Saturday, December 31, 2011

Is Your Resolution to Find Love in the New Year?

The second half of this post is similar to the one I offered on my other blog. However, I think it's important to share here as well.

Many single folks make New Year's resolutions related to romantic relationships, and then ramp up the search for that special someone. If you are considering doing something like that, please read my blogger friend Maia's post first. She offers a more in depth approach to planting seeds for the new year, one that I have used myself.

As many of you probably know, "resolutions" almost always failure. Have you ever asked yourself why that goal to lose 10 lbs or to choose a more healthy partner falls flat time and again?

Let's face it. The vast majority of our resolutions aren't coming from a deep enough place to succeed. Many of them are simply born out of desperation to change something in your life you do not like. While others are built on hope and wishful thinking, neither of which do anything to bring something into reality.

With that said, Here is the list of specific intentions that I have come up with so far for 2012. The list was prompted a bit early this year by a friend's Facebook call for folks to share with each other. Everything on the list above has come up repeatedly for me over the past several weeks, and some of them are carry overs from the list I made last year.

1) Develop creative, transformative work that support me financially, emotionally, and spiritually.

2) Cultivate gratitude daily.

3) Finish one of the book projects I have in mind.

4.) Be fully open to new relationships in their many forms.

5). Take more intelligent risks.

Note that these aren't off the cuff ideas, nor are they quick-fix goals that I hope will make me feel better.

Notice that only one of the five is something with a concrete end point. That's about the right ratio. 1 in 5. There's nothing wrong with having something really specific in your list, but if it's not grounded by deeper intentions, odds are it won't mean much to you even if it happens.

One of the yoga teachers in my teacher training program reminded me, during a yoga nidra session yesterday, that we can all go deeper. To look beneath for something that encompasses all the rest of your intentions. And so, as I settled in to the nidra practice, this arose:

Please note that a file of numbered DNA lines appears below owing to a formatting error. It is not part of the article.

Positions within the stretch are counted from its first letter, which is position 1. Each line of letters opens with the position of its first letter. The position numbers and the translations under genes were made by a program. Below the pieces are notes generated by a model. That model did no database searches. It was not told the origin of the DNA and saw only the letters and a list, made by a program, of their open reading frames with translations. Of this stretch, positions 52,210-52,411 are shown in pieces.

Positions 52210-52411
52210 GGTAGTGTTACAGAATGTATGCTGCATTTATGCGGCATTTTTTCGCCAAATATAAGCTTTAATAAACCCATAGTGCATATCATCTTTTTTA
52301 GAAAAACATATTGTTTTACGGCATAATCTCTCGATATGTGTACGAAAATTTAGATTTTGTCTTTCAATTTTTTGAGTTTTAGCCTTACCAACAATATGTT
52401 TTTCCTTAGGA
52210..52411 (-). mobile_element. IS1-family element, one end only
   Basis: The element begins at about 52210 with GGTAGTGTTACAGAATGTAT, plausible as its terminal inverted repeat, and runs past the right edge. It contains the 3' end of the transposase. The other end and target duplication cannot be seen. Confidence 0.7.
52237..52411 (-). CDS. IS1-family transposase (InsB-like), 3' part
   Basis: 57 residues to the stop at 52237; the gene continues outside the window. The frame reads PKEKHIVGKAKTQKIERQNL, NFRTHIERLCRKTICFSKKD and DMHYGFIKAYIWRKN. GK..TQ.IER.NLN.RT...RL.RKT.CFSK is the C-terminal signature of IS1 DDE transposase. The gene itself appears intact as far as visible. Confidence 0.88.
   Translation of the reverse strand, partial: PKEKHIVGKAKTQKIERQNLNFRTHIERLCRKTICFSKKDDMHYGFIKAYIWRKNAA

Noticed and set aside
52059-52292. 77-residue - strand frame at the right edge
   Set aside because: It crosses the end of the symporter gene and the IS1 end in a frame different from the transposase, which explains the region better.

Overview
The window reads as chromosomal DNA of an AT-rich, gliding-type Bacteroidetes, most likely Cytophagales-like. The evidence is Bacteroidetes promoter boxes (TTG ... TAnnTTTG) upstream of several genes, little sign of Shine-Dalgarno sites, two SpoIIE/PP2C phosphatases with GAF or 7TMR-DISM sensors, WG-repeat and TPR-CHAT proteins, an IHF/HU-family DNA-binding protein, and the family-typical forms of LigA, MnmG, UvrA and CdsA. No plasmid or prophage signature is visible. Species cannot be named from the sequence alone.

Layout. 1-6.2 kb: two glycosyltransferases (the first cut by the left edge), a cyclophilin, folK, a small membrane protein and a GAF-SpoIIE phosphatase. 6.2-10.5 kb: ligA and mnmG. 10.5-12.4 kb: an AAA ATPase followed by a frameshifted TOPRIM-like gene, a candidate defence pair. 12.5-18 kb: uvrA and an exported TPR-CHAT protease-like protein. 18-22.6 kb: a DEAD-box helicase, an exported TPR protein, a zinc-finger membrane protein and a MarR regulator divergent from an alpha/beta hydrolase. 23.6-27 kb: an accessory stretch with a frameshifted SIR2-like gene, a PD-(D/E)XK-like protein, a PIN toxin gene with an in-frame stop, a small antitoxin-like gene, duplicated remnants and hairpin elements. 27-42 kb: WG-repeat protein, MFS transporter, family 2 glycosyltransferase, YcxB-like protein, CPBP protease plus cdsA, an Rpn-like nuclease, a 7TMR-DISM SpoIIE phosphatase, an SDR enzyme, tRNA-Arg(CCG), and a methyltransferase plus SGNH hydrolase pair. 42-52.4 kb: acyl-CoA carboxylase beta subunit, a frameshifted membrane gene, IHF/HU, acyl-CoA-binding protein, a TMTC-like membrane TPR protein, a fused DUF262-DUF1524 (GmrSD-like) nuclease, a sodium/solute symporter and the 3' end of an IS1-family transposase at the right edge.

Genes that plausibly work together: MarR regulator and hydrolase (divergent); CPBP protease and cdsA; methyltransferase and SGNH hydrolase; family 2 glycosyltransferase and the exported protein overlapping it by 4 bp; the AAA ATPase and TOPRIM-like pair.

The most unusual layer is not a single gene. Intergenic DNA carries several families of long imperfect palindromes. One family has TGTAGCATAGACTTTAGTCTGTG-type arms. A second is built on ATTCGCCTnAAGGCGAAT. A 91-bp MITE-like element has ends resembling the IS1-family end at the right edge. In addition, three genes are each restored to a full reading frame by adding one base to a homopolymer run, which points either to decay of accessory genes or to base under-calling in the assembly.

I trust that the universe is providing what I need.

There's not much else I feel compelled to say. May you have an excellent new year, and may your greatest intentions come to fruition.


  1. The approahc I take with my New Year Resolutions is more-or-less to follow the SMART acronym: Specific, Measurable, Achievable, Realistic, Time-based. There's one other criterion: it's measured by stuff I can do, rather than stuff that I want to get out of what I do. I figure it's not actually possible for a person to know that x amount of dieting and exercise will result in y amount of weight loss - the body doesn't seem to work that way. So instead of saying "lose 10lb", "figure out a sustainable, ongoing exercise regime that suits my schedule" is something that you're in control of. Have a deadline for when you want to be up and running with it (pun intended!)

    I like to have a plan for how I'm going to achieve it, too. For example, I want to get my novel advanced a fair distance, so I've said "complete a chapter each month" - I know I tend to write about 1k words in an hour, and my chapters tend to be about 4k-6k words, so in theory sitting down once a week and focussing on writing should get me to the target. It's measurable, I have a plan for how it fits into my life schedules so it's realistic and achievable...

    I guess for me this is a lot like my preference for schedules over "to-do" lists.

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